How many thousand-year weather disasters does it take to make a crisis?
Just one if you live in Houston, southern Illinois, St. Louis, eastern Kentucky, or if you visited Death Valley this month. Thousand-year floods hit them all over three recent weeks.
They are not alone. “Rare” weather disasters are becoming much more common. There were five 1,000-year events, one each in South Carolina, Texas, West Virginia, Maryland and Louisiana, during a one-year period in 2015-2016. Five-hundred and 100-year disasters are more frequent, too.
During the summer of 2021, nearly one in three Americans lived in counties that suffered weather disasters. At least 388 people died in extreme hurricanes, floods, heatwaves and wildfires.
Interviewed by the Washington Post, Craig Fugate, a former director of the U.S. Federal Emergency Management Agency (FEMA), asked a question that should be on every voter’s mind this November. He wondered whether the cluster of historic disasters would finally motivate Congress to do something about climate change. “If not, what will it take?” he asked.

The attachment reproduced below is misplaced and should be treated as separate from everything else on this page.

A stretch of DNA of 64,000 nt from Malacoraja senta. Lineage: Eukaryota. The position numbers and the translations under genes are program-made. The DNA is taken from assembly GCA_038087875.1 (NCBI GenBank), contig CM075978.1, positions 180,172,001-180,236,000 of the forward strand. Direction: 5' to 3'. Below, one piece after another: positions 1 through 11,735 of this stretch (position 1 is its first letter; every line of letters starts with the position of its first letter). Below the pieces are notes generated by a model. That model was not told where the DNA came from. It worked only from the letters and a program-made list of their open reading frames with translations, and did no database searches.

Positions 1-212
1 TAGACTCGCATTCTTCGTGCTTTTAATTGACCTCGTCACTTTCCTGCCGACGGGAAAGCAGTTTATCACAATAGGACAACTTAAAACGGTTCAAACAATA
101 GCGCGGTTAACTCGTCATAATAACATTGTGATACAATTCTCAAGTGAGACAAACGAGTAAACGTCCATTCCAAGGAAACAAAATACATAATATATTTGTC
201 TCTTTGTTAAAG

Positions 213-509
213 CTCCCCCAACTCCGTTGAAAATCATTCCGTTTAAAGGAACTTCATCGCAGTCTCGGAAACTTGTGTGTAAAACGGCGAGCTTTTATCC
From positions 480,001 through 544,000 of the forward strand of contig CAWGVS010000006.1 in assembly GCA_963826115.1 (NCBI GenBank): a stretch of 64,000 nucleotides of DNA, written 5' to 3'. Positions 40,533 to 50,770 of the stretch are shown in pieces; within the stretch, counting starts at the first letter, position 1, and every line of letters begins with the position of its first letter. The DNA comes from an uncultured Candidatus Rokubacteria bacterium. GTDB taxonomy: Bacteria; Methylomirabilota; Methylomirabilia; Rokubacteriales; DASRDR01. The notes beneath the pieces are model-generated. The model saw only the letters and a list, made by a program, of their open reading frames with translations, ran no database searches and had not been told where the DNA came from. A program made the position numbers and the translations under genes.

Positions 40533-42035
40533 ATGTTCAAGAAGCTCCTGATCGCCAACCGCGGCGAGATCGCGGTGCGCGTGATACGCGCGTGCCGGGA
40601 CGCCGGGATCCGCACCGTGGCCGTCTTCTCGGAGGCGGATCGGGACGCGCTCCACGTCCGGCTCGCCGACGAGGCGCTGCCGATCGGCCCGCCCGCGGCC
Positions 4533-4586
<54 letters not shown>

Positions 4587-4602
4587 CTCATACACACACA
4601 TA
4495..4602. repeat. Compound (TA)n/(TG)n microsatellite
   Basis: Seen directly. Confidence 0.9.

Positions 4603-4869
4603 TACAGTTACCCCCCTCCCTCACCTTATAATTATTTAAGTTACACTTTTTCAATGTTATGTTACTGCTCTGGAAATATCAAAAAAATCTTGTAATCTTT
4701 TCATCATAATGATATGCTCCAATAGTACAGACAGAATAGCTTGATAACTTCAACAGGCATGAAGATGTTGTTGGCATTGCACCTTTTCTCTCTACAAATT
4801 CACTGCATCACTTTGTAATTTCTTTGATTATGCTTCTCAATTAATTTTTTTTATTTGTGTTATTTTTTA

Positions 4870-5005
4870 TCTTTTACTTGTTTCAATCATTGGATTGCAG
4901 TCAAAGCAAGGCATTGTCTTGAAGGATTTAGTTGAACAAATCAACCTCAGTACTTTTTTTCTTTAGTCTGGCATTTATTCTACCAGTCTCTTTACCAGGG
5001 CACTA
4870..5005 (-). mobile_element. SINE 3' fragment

An answer came from Congress at the beginning of this month. It took a Faustian bargain — a deal to make more renewable energy production contingent on more oil and gas production. I don’t mean to rain on the celebration over the new law, the Inflation Reduction Act (IRA), and its unprecedented investment in clean energy. It is a welcome shower after a decades-long legislative drought on the climate crisis.
Now we will find out whether the IRA was an anomaly or a breakthrough because the new law is the beginning, not the end, of what Congress must do, and quickly. The climate clock is ticking.
We already know some things:
1) The climate’s st …